Turner Prize 2011 Opens On The Tyne

Turner Prize 2011


BALTIC opens 2011 Turner Prize Exhibition

For the first time in its 27 year history, the Turner Prize is to be hosted by a non-Tate venue; and today, Gateshead’s BALTIC Centre for Contemporary Art has opened the doors on the Turner Prize exhibition. Four shortlisted artists – Karla Black, Martin Boyce, Hilary Lloyd, and George Shaw – have been selected by a jury of leading gallery directors and curators, for exceptional exhibitions in the past year. The prize, established in 1984 to celebrate innovations in British contemporary art, is awarded annually to a British artist under fifty, and is now recognised as one of the most prestigious awards in the art world.

From Gateshead, ArtLyst reports on the pieces submitted by the four nominees for this year’s prize:

Karla Black’s exhibited work defies classification, but rather simultaneously occupies the regions of painting, sculpture, and performance. Upon passing through a maze of fragile polythene and paint-cracked curtains, the viewer is met with a monumental mountain range constructed out of crumpled sugar paper that fills the room. These contours are sensually coloured with pastel chalk powders, make-up, soap and bath-bombs, Black here acting in the capacity of an abstract painter: but, as a three-dimensional work, this work is traversable, the viewer invited into the folds of the canvass to become immersed. Black’s work is informed by Melanie Klein Jungian-psychoanalytical studies of pre-linguistic infants and their relationship with the malleable material world. In this piece, Black prompts us to regress, returning to our pre-linguistic, infantine pleasure in tactility. READ MORE ON KARLA BLACK

Martin Boyce’s installation is a highly theatrical montage of Modernist reference: this scholarly work deploys Modernism’s multiple design iconographies, or insignias, to create an atmospheric venue of collision, replete with Art Deco-style vent coverings, and a suspended ceiling-sculpture based on the cubist works of Jan and Joel Martel. At the heart of this designscape, sits a library table designed by Jean Prouvé for the Maison de l’Etudiant in Paris; but to this quote, Boyce adds a further reference in the form of a hanging mobile, immediately evocative of work by Modernist artists such as Alexander Calder. Ultimately, Boyce’s presents us with a surreal dream-like vision of the Modern project, in a space that is both organic and urban, something epitomised in the Constructivist, angular leaves scattered about the floor. But in this, he seemingly parodies that merger; the Modernist attempt to create perfection by harnessing the fluidity and easy-functionality of organicism in art and design practice. READ MORE ON MARTIN BOYCE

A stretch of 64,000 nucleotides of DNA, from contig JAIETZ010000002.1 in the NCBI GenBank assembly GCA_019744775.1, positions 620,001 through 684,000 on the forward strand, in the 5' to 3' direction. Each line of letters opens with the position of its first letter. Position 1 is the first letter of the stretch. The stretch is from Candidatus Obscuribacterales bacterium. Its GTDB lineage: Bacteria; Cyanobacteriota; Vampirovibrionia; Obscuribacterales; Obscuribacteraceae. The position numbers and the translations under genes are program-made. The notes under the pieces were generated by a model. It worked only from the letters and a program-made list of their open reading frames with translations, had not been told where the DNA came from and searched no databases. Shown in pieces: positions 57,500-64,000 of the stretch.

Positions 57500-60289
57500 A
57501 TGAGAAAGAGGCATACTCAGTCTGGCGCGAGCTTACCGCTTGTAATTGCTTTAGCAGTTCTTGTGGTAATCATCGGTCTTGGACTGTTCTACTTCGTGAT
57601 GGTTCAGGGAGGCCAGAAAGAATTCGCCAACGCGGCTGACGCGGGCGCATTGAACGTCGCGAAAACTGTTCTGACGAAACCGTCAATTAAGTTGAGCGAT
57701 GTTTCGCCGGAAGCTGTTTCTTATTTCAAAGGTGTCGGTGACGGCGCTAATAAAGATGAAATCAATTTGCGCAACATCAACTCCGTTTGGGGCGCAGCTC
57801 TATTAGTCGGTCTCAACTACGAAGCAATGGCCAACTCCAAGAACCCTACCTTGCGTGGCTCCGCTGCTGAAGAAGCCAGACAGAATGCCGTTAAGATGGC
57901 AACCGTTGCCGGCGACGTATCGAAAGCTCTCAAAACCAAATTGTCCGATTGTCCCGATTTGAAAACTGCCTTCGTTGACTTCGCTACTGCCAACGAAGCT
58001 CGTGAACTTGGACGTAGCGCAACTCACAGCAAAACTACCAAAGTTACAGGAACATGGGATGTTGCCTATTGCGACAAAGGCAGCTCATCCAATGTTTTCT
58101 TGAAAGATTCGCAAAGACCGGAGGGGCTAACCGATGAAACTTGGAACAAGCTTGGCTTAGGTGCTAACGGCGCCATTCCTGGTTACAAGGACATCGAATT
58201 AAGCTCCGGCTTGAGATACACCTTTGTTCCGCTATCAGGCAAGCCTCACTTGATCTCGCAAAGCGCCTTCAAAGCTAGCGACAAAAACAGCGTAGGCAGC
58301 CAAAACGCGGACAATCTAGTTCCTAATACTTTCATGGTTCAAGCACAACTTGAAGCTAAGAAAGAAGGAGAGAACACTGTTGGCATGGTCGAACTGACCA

Hilary Lloyd’s video works function on two levels: in content, they infuse the everyday mundane with the glamour of intrigue generated through abstraction, while in form, they enlist the mechanics of video-display for sculpture – with svelte screens, industrial brackets, pod-like DVD players, and circuitboard-esque cabling, coming to the fore. We are presented with four works: in Tower Block, a blank monitor is interjected with high rises, surreally spliced into abstraction via arbitrary image edging; in Floor, three parallel projections explore the surface texture of floorboards with a near-fetishistic, intimate scrutiny; in Shirt, worn fabric is rendered nonfigurative, the patterns and folds becoming landscape instead of fashion; while in Moon, a twin-screen installation, presents us with 21 miniature viewing-windows from which we voyeuristically glimpse the moon, creating a field of juddering orbs. Lloyd’s works seek to dissect and undermine the conventions of seeing; in doing so, she reveals to us the constructedness of vision – that sense that we so often fail to question; seeing, it seems, is not believing. READ MORE ON HILARY LLOYD

George Shaw is a painter of nostalgia, documenting the oh-so-English stomping ground of his youth –Tile Hill, a post-war housing estate on the edge of Coventry in the West Midlands. In a series of paintings that began in 1995, George Shaw explores the familiarity of these old streets and the jarring of the new interventions to this environment since his time there. Rather than rendered in ‘high’ oils, Shaw opts Humbrol enamel, the paint of model aeroplanes – of boyhood. But this is not only a conceptual device; it furthermore creates an extraordinarily glossy surface-texture that punches the light away, affording the paintings a quality that is seemingly more photographic than painterly. Of the eight paintings on display, four have been created especially for the Turner Prize; The Devil Made Me Do It, an unusually pastoral image of woodland; The New Houses, an ironic depiction of a suburban wasteland; The Same old Crap, a murky night scene; and Shut up, a shop window with its shutters down, closed for business. Unashamedly sentimental, Shaw’s work is a deeply heartfelt ode to memory, in all its glossy confusion. READ MORE ON GEORGE SHAW

Words: Thomas Keane & Maddie Bates / Photo: Ishbel Mull © 2011 ArtLyst

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